Getting Ready for Comparative Effectiveness Research

Rita Numerof, PhD, Numerof & Associates, Inc.

Pharmaceutical Commerce, Pharmaceutical Commerce - July/August 2009,

The most basic impulse behind CER is the desire to control healthcare costs. The implications for the biopharma industry could be significant

Until recently, “comparative effectiveness” was a term that only surfaced in conversations between health policy experts, academicians and other specialists. No longer. The allocation of $1.1 billion to comparative effectiveness research (CER) in the American Recovery and Reinvestment Act of 2009 (ARRA) represents a paradigm shift. It promises to radically alter the level of government involvement in the way healthcare products and services are developed, delivered and paid for.

CER is any research intended to determine the relative effectiveness of two or more treatments for a specific disease state within a given population. There are multiple kinds of research that can be used, including database reviews (fast, relatively inexpensive) all the way up to head-to-head, randomized, controlled trials (expensive, time-consuming, but the gold standard for clinical research).

Despite all the gestures and statements to other effects, we believe that the basic driver behind CER is the desire to control healthcare costs—an inescapable imperative if CMS’ programs are to be saved from insolvency without dramatic tax increases. The federal government currently spends 4% of GDP on healthcare through CMS; projected to rise to 12% of GDP—even with a reduction in the growth of medical spending, according to the Congressional Budget Office. This is unsustainable. There is a political dimension to this, too. While CER certainly offers a legitimate, if partial, solution to the real problem of cost containment, it also plays off the perception that pharmaceutical and medical device companies have managed to game the system to extract exorbitant profits, artificially raising the cost of healthcare for everyone. There is a widespread misperception that pharmaceutical costs are the primary reason that healthcare is more expensive in the US than elsewhere.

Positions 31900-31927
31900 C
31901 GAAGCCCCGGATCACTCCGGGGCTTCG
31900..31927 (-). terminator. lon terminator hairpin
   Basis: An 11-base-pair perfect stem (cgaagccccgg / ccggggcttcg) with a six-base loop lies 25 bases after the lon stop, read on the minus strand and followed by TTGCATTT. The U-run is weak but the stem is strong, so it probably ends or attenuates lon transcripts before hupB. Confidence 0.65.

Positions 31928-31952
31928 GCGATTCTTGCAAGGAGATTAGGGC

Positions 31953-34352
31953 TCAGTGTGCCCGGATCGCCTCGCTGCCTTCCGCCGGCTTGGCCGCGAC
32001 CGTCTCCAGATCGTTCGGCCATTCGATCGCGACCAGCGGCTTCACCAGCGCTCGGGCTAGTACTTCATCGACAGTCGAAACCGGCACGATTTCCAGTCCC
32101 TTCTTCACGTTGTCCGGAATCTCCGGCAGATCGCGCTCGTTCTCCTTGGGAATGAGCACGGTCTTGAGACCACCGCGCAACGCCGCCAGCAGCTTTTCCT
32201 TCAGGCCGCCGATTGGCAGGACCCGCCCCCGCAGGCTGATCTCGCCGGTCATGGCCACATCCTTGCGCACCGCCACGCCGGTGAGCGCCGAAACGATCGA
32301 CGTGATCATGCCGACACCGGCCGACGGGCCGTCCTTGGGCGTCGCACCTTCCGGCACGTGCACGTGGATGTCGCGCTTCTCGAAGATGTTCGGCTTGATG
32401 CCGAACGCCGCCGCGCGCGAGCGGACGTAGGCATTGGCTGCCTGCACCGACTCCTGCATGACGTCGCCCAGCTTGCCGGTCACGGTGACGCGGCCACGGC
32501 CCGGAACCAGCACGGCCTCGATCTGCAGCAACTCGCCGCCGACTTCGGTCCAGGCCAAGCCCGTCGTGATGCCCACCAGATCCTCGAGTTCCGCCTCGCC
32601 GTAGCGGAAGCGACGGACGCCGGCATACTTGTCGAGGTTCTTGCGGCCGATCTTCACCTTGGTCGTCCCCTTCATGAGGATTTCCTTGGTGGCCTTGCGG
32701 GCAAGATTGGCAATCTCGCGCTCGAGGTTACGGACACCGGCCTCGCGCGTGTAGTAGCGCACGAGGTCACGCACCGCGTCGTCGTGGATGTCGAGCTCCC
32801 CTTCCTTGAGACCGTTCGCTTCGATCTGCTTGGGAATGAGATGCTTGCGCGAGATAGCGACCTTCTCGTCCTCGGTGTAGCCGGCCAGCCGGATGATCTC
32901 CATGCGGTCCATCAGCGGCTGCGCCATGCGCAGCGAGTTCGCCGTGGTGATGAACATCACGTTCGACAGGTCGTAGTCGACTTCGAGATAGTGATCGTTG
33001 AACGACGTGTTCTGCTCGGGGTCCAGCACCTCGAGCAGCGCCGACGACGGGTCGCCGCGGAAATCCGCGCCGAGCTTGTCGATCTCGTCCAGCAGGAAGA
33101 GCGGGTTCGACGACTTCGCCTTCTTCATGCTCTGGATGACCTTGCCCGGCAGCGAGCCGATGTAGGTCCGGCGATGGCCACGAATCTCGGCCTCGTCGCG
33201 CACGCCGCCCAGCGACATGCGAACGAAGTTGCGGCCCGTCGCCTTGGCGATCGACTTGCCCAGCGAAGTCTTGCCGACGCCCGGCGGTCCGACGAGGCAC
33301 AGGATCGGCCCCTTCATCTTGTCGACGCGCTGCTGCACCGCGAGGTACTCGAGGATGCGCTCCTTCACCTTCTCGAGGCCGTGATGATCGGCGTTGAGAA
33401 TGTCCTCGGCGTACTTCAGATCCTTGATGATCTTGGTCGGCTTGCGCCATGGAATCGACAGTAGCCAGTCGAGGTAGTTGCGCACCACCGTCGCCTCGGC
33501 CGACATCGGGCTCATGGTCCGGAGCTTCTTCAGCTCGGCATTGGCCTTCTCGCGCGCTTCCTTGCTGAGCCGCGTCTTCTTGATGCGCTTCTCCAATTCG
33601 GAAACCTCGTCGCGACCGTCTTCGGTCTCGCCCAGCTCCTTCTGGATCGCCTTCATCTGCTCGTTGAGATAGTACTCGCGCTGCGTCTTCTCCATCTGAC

Near-term outlook

We have made some assumptions and educated projections regarding the timing of eventual impacts, which will affect healthcare providers, the drug and device industries, diagnostics providers and payers differently. We expect that the newly organized Federal Coordinating Council will issue a set of recommendations in early fall; that the Agency for Healthcare Research and Quality (AHRQ) will begin soliciting bids or contracting out research in late fall, and that initial research results will be available by the end of 2010. Actual treatment guidelines could be available as soon as the middle of 2011.

Because of the objection of the AMA and other powerful lobbies to the outright restriction of physician prerogatives in choosing a treatment, there are likely to be exceptions to these guidelines in almost every case. But these exceptions are likely to be allowed only if they represent a “justifiable” deviation from the protocol.

In the long term, we expect that compliance with these guidelines will be nearly complete. What’s more, once these specific treatment patterns become the standard, they will a) be adopted by most private insurers, and b) be adopted by physicians themselves as the default standard of treatment.

As time goes on, the pharmaceutical industry will be heavily impacted by CER. Most fundamentally, the industry needs to realize that this research is primarily a means to the end of reducing CMS’ healthcare expenditures. Given that pharmaceuticals are a very visible portion of those expenditures, they are likely to be among the first targets of CER. Primarily, we expect that this will take the form of comparisons between drugs and classes of drugs, especially where there is controversy regarding the relative benefits of older (generic) drugs and newer, branded ones. Branded pharmaceuticals are still the targets of choice for political purposes, but biologics may be close behind—especially given their often extremely high costs.

ABOUT THE AUTHOR

> Rita Numerof , PhD, is co-founder and president of Numerof & Associates, Inc. (St. Louis, MO; nai-consulting.com), a strategic consulting firm that specializes in healthcare and life sciences, and other dynamically changing industries. She has degrees from Syracuse University and Bryn Mawr College, and is an adjunct faculty member of the Olin School of Business at Washington University in St. Louis.